Q. You mentioned earlier that you've done more than you ever dreamed of. Has there ever been a point where it's been tough to remain motivated, to not sit back and just enjoy it? And going forward, those couple of names that are ahead of you in majors and career wins, will that be your motivation?

ANNIKA SORENSTAM: Well, I enjoy what I do, whether or not I've won a few tournaments in the last few months. This is what I enjoy doing. I think it's just sometimes hard when you push yourself so hard and you reach such a level that to get to the next step the steps are baby steps and you might not see it, and sometimes you might have to go backwards to get forward. That might sound funny, but I think that's just the way it is.

Right now I've hit a little bit of a plateau in my game, and I know that. It's been tough to climb straight up for six years, and I'm very happy about that.

I know what I've got to do, I know the things I have to work on to improve my game. This is a long journey, and you've got to enjoy it, otherwise you can't get to the destination. It's been tougher this year because I think people expect a lot of me, and so do I. But there's so many great players out there that if you don't play your best, you're not going to be up there. I'm just happy that this week I'm starting to hit some fairways, I'm starting to hit some greens. I'm seeing a different part of the golf course again, and this part is a lot prettier than the part I've seen the last few months.

Q. You've won majors by dominating, you've won all kinds of different ways. This is the first time you've got extended this far. Is there a different satisfaction that comes with winning this way, going 90 holes, and what is the thing that you're going to remember about this week?

ANNIKA SORENSTAM: Well, what I remember is it's hard work from start to finish. I think I came here Monday and I actually had quite a sore neck, a kink in my neck, and I couldn't practice the way I wanted on Monday. My coach had flown in from Sweden and I was ready to work with him and I needed to work with him, and we hit some balls and my neck just got worse. I thought, oh, this is not a great start to this week.

Then I played 18 holes on Tuesday, and on Wednesday I wanted to get a good 18 hole practice round in, and we had so much rain and so much wind that I only played 11. So the start maybe wasn't what I had in mind. I needed some more work with my coach, and all of a sudden we had a fog delay on Thursday, and I think that was good for me. I had a perfect tee time, had an afternoon tee time. I got a lot of sleep that evening, and for some reason it was good for me.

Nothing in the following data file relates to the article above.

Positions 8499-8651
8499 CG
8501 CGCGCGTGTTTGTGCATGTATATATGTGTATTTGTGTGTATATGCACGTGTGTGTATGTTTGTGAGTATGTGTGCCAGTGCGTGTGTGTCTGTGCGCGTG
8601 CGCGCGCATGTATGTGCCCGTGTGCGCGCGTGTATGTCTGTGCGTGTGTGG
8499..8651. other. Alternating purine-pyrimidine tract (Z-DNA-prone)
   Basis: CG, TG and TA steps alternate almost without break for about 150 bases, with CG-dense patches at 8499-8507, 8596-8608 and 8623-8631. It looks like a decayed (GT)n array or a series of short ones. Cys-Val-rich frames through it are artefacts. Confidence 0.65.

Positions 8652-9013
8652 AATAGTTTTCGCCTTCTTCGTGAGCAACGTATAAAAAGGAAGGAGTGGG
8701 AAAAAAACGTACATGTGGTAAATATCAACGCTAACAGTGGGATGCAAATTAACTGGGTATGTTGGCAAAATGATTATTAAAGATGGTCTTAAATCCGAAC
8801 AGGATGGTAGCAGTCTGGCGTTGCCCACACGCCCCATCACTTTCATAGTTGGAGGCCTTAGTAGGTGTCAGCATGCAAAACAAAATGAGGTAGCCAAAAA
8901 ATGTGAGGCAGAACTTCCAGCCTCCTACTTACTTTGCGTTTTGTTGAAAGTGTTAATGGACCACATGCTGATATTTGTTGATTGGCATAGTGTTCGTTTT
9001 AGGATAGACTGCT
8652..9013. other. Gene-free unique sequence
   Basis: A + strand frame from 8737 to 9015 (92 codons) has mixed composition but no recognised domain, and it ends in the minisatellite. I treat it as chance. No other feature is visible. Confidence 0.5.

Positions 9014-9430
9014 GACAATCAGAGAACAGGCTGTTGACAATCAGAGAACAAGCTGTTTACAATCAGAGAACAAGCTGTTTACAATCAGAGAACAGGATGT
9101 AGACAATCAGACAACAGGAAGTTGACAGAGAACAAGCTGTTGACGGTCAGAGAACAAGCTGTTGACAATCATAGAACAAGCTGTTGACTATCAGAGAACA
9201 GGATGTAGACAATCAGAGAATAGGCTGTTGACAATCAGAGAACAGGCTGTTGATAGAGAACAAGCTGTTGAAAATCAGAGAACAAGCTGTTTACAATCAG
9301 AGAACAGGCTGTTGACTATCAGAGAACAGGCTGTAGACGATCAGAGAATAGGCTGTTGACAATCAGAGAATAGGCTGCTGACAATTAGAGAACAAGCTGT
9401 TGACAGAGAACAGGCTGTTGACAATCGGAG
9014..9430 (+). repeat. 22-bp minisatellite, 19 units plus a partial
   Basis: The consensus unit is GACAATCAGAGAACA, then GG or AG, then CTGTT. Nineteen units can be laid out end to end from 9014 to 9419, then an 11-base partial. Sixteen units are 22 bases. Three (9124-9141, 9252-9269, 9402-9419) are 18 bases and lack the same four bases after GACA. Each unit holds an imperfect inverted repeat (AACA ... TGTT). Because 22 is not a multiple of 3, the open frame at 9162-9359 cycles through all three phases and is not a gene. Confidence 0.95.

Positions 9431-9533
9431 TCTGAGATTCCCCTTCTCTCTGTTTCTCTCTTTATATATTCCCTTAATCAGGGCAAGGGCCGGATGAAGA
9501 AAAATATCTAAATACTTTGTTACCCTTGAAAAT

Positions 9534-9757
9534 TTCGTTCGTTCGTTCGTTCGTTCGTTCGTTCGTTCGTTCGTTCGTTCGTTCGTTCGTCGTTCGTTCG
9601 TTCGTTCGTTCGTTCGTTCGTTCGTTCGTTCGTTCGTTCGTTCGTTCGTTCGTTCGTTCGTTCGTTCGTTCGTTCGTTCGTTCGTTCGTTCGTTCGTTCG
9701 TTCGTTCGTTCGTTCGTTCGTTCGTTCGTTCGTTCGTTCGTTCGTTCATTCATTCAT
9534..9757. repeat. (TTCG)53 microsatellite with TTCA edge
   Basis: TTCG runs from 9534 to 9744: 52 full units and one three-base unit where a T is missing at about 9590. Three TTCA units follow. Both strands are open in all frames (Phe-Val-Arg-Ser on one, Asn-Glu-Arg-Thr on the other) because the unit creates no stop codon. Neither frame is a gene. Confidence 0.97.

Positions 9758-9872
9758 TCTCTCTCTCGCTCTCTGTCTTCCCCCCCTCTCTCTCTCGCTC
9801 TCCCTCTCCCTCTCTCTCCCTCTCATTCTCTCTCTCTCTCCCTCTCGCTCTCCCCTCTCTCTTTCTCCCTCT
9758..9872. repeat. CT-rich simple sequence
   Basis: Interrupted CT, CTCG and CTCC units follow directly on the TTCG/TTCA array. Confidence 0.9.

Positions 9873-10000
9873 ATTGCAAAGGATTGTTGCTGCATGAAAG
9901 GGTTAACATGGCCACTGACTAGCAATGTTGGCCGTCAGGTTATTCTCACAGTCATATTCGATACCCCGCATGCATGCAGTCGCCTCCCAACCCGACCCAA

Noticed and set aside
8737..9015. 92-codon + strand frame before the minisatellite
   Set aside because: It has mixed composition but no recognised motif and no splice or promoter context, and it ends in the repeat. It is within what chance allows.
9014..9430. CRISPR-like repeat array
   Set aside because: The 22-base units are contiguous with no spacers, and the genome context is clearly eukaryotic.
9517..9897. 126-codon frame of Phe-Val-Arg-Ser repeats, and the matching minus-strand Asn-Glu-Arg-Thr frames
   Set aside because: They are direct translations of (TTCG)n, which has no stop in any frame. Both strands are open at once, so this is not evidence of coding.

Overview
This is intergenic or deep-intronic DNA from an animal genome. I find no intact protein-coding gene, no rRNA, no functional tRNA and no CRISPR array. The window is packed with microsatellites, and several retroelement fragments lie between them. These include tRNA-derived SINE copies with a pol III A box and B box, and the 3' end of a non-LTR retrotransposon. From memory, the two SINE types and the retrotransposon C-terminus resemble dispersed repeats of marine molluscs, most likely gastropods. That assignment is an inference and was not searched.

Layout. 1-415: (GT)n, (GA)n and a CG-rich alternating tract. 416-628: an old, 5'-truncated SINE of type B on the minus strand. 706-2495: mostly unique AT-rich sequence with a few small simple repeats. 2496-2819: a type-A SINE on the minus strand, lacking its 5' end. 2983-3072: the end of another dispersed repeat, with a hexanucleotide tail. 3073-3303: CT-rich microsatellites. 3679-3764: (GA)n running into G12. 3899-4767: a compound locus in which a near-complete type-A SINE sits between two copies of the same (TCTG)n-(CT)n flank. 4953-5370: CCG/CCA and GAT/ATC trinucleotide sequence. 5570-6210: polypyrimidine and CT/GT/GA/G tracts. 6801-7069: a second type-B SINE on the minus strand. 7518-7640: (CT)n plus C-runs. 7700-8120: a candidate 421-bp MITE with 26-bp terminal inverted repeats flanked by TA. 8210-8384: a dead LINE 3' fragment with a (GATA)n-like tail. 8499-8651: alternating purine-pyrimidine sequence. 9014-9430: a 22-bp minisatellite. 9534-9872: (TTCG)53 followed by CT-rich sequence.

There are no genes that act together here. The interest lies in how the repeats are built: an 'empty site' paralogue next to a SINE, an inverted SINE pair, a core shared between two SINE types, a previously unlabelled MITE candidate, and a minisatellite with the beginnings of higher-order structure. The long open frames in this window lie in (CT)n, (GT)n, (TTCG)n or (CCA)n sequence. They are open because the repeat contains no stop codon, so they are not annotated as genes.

Then the last few days, I'm going to remember it was hard work. I have never grinded so much in my life. Every shot really had a purpose and every shot had a thought to it. I guess I would say that's what I remember the most.

Q. It's your first U.S. Open Championship as a U.S. citizen. Can you talk about what that was like, and does it add a little bit extra to it knowing that you've been through that?

ANNIKA SORENSTAM: Well, I think it's pretty funny, too, how things happen, and the sequence they come in. Yeah, it's funny, I got my citizenship this last week or maybe two weeks ago. I was sworn in in Orlando, and now I'm just waiting for my passport. It's kind of funny, I actually never won a Swedish championship. I'm a Swedish citizen but have never won there. I don't know if you can count this as my at least I'm a U.S. citizen and this is the championship of the USA.

Q. I believe you're the first golfer since Amy Alcott to win wire to wire. Is it easier for you to sleep on the lead, or does it make more stress by the end of the week?

ANNIKA SORENSTAM: You know, I've been in so many different situations. I mean, I've come from behind, I've been wire to wire a few times. I think just experience helps me to win these type of championships and tournaments in general. It's just experience that helps. I never really think about what I shoot the first day, I just keep on playing, and pretty much by the end of the day I have a score up. I don't sit and analyze things like that, I just play my game.

Q. Just getting back to your citizenship, why did you decide to make the move, and you still have Swedish citizenship, as well?

ANNIKA SORENSTAM: Yeah, I do. I'm a dual citizen. You know, I've been over here for 16 years and I like it. This is where I spend my time, and the way I look at it, I'll probably be here the rest of my life, so I thought that was the appropriate thing to do.

Q. What will you do in the Solheim Cup then?

ANNIKA SORENSTAM: I'm still European at heart. I don't think they'll change the rules. As a matter of fact, I think somebody told me I can't play the Solheim Cup for the USA, so I'm not sure.